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ZRP reprimands police officers over MDC rally and Mugabe slur
Zimbabwe Lawyers for Human Rights (ZLHR)
May 21
, 2013

The Zimbabwe Republic Police (ZRP) has convicted three police officers for allegedly breaching the Police Act after they reportedly attended an MDC-T political rally held in Mashonaland Central Province last month.

Courage Manyengavana, Marshal Zindoga and Lovemore Mupedzapasi were tried and convicted for contravening the Police Act for allegedly acting in a manner which brought disrespect to the ZRP. The ZRP claimed that the three police officers attended an MDC-T rally held at Mushumbi Business Centre in Mashonaland Central Province on Sunday 27 April 2013, where Solomon Madzore, the head of the MDC-T party youth wing reportedly compared President Robert Mugabe to a lame donkey.

The three police officers were reportedly spotted at the MDC-T rally while in civilian attire by members of the ZRP’s Police Internal Security and Intelligence (PISI) unit.

Zindonga and Mupedzapasi were tried by a “trial officer”, who is a senior police officer in Guruve early this month while Manyengavana’s trial was conducted in Harare, after which they were all sentenced to serve 14 days in detention at Chikurubi Support Unit Camp. They are currently serving their 11th day in incarceration and human rights lawyer, Dr Tarisai Mutangi of Donsa-Nkomo&Mutangi Legal Practice is representing them.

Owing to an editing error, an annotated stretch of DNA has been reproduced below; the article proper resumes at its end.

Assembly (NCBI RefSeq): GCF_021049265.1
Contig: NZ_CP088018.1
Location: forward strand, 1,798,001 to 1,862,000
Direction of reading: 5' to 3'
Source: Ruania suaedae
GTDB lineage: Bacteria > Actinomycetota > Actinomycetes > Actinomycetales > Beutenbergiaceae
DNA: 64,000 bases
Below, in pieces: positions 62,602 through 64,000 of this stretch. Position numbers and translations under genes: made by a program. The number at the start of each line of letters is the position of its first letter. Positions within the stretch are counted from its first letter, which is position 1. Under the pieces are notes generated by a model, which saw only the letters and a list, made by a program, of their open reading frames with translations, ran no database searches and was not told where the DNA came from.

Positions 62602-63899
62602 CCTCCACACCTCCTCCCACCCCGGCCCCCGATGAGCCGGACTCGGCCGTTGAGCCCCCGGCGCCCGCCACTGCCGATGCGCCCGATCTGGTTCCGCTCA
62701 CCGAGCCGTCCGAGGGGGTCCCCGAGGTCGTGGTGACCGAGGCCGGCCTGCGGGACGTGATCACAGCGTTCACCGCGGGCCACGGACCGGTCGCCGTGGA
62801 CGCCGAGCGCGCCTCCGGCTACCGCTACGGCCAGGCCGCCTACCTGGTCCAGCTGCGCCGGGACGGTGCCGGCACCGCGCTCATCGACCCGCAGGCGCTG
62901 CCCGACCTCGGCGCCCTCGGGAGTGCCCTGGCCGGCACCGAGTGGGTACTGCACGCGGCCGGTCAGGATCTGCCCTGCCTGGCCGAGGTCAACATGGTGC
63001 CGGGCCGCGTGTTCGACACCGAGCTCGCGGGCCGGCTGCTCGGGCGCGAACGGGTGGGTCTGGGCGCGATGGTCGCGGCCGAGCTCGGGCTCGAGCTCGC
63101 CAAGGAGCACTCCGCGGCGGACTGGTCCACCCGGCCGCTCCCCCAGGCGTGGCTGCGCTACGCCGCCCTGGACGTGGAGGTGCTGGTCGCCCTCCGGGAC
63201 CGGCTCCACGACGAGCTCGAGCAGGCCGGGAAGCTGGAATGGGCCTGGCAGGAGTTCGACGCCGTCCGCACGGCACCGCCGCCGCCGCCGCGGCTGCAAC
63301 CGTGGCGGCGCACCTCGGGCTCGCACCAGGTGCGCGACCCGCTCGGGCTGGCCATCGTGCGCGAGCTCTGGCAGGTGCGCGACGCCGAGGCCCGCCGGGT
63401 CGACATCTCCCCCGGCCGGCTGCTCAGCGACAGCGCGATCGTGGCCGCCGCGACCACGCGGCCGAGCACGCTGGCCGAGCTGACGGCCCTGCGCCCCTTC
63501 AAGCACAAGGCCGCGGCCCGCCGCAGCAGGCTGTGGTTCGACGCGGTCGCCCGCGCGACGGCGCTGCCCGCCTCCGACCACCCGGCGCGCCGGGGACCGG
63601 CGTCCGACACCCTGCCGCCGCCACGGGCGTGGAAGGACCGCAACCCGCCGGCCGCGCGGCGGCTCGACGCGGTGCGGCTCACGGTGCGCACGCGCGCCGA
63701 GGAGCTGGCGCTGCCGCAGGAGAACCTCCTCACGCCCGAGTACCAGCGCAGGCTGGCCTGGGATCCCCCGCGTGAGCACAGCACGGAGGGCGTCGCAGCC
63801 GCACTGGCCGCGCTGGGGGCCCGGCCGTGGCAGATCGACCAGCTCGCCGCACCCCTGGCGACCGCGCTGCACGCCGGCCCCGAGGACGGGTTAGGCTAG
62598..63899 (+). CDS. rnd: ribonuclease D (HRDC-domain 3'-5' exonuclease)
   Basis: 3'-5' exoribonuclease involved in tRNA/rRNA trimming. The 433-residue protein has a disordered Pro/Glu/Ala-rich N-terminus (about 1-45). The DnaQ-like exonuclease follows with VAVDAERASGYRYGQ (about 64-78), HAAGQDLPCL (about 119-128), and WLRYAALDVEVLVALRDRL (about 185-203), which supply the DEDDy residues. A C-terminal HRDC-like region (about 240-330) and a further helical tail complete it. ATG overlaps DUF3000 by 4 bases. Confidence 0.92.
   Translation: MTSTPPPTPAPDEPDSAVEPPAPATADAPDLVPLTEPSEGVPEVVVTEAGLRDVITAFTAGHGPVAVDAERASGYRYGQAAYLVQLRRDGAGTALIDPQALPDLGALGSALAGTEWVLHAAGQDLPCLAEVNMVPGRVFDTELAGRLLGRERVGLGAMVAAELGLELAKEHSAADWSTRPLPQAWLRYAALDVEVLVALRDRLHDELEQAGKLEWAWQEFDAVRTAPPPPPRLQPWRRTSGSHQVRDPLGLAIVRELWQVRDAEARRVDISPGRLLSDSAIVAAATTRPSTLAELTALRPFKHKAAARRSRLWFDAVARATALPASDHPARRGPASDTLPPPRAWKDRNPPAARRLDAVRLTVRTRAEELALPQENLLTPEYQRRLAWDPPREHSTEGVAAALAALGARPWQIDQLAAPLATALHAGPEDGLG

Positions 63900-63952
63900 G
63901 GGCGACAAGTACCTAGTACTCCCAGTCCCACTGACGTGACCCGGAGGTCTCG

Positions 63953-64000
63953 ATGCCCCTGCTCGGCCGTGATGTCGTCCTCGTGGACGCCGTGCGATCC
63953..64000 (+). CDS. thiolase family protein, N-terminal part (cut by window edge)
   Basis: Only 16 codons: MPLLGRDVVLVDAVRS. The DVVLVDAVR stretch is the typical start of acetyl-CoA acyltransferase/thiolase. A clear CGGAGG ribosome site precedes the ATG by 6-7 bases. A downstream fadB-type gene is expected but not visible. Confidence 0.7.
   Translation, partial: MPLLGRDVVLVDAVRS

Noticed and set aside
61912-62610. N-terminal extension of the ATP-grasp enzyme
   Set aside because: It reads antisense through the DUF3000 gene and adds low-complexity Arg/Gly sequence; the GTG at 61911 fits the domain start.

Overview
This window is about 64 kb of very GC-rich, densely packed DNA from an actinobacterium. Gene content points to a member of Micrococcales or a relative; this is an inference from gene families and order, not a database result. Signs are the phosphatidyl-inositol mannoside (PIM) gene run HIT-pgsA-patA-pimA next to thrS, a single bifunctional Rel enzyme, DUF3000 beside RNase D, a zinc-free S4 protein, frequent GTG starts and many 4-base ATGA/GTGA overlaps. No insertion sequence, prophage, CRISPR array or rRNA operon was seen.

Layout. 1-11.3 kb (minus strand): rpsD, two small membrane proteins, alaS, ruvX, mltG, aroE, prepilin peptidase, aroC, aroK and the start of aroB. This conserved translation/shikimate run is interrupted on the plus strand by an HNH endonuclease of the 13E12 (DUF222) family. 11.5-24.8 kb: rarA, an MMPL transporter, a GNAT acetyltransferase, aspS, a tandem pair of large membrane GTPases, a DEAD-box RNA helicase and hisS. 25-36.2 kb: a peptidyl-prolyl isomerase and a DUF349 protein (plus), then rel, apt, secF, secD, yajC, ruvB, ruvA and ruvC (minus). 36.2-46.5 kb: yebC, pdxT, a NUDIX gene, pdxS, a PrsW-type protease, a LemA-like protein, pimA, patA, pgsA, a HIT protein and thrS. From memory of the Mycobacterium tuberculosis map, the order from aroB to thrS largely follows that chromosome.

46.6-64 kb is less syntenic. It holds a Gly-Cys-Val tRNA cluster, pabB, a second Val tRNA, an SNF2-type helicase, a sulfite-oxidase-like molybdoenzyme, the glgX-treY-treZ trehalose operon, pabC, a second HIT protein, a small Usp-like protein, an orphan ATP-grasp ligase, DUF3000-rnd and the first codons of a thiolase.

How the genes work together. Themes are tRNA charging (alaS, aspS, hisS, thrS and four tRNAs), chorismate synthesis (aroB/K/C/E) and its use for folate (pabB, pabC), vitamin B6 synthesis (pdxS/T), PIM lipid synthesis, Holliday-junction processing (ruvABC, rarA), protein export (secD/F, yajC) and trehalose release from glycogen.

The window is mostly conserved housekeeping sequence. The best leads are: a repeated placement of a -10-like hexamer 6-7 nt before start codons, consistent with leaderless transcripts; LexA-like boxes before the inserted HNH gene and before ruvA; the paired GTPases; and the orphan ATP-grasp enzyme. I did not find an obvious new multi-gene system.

The three police officers were tried and convicted within the police internal disciplinary processes which are provided for under the Police Act.

In his address at the rally, Madzore, who is out of prison custody on bail allegedly called President Mugabe “a limping donkey” who should be retired.

Since 2010, Zimbabwe Lawyers for Human Rights has noted a dramatic increase in the arbitrary application of Section 33 of the Criminal Law (Codification and Reform) Act, where individuals have been charged with allegedly “insulting or undermining the authority of the President”. ZLHR has attended to 65 cases where clients have fallen foul of this law. Due to continued delays in the justice delivery system, most of the cases are pending although two have since been finalised, with the beneficiaries being acquitted. In other instances, clients have been removed from remand due to failure by the State to prosecute timeously. The constitutionality of this provision has been challenged on several occasions, on the basis that it infringes on freedom of expression, particularly of a public figure, and one who must be subject to scrutiny as a political candidate. The Supreme Court, sitting as a Constitutional Court, is however yet to make a determination on these cases.

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